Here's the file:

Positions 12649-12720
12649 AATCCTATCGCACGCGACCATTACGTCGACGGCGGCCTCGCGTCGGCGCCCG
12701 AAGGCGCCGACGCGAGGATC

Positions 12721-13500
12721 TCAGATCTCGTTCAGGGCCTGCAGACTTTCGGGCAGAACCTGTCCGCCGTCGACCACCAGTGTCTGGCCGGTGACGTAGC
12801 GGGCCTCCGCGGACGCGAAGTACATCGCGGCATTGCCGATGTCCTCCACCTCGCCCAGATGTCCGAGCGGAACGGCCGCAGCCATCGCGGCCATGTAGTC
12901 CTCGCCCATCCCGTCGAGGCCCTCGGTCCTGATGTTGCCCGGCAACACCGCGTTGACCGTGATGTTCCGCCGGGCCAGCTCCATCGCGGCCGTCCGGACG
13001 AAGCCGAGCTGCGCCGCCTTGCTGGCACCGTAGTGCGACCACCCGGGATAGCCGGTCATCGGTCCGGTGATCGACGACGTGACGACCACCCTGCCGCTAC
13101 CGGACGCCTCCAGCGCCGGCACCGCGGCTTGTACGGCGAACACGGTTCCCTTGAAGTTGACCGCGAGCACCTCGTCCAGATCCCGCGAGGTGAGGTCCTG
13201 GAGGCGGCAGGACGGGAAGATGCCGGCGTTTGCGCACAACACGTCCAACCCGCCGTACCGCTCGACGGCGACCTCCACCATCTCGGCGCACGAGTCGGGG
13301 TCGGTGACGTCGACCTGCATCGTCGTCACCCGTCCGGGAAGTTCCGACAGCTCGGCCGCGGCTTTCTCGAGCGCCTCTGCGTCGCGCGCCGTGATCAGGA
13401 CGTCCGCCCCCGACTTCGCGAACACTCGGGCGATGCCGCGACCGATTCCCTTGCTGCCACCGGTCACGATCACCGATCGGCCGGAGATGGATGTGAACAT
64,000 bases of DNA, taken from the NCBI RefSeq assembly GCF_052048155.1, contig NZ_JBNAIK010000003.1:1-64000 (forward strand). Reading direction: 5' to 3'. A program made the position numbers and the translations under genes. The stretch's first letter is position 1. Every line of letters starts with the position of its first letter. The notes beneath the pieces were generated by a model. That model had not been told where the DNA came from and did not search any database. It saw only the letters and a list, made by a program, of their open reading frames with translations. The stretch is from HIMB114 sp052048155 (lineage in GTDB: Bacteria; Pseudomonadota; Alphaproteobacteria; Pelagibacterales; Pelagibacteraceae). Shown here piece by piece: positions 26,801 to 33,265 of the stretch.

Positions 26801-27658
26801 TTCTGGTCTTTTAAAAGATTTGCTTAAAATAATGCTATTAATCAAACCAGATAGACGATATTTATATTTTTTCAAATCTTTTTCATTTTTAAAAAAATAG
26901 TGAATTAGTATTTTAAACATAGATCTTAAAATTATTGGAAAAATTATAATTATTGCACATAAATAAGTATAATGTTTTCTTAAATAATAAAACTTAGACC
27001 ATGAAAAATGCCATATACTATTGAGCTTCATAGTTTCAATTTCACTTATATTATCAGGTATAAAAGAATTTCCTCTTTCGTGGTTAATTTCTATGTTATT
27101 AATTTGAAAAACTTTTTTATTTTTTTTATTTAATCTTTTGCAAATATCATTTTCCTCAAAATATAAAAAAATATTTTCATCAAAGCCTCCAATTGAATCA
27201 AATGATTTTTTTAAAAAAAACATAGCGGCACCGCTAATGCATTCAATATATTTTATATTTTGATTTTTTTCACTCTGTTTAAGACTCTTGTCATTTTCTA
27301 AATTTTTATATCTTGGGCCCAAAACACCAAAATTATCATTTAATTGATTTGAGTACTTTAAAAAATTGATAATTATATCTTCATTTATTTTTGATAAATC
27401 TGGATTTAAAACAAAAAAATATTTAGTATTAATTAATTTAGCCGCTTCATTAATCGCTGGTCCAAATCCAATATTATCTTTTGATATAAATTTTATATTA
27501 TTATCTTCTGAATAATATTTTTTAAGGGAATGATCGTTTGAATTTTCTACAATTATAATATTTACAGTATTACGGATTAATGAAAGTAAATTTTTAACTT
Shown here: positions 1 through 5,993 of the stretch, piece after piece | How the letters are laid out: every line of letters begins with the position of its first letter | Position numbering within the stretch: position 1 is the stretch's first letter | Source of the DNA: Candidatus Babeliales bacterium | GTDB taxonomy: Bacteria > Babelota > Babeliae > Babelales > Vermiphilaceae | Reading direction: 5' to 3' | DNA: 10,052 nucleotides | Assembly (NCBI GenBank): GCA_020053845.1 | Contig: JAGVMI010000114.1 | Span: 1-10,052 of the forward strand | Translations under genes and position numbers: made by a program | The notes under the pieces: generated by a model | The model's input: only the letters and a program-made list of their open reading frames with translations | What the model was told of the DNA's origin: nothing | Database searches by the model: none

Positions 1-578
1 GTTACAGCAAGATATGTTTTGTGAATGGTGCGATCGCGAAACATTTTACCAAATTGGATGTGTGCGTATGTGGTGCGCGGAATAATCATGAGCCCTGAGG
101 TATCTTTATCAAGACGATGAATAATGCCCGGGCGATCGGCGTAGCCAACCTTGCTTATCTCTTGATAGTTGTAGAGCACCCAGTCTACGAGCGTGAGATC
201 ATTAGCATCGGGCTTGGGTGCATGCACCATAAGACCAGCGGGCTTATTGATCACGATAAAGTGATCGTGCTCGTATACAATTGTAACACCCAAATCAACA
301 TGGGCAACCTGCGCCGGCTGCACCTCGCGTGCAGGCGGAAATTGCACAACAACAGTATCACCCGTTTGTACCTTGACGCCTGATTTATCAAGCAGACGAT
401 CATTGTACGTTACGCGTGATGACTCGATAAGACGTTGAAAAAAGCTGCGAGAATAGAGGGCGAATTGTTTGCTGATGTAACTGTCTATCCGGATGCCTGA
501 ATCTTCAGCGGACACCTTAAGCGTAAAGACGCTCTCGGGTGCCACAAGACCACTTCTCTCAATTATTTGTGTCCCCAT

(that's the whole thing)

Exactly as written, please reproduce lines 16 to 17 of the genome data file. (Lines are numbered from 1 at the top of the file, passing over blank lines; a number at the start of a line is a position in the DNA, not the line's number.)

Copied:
26901 TGAATTAGTATTTTAAACATAGATCTTAAAATTATTGGAAAAATTATAATTATTGCACATAAATAAGTATAATGTTTTCTTAAATAATAAAACTTAGACC
27001 ATGAAAAATGCCATATACTATTGAGCTTCATAGTTTCAATTTCACTTATATTATCAGGTATAAAAGAATTTCCTCTTTCGTGGTTAATTTCTATGTTATT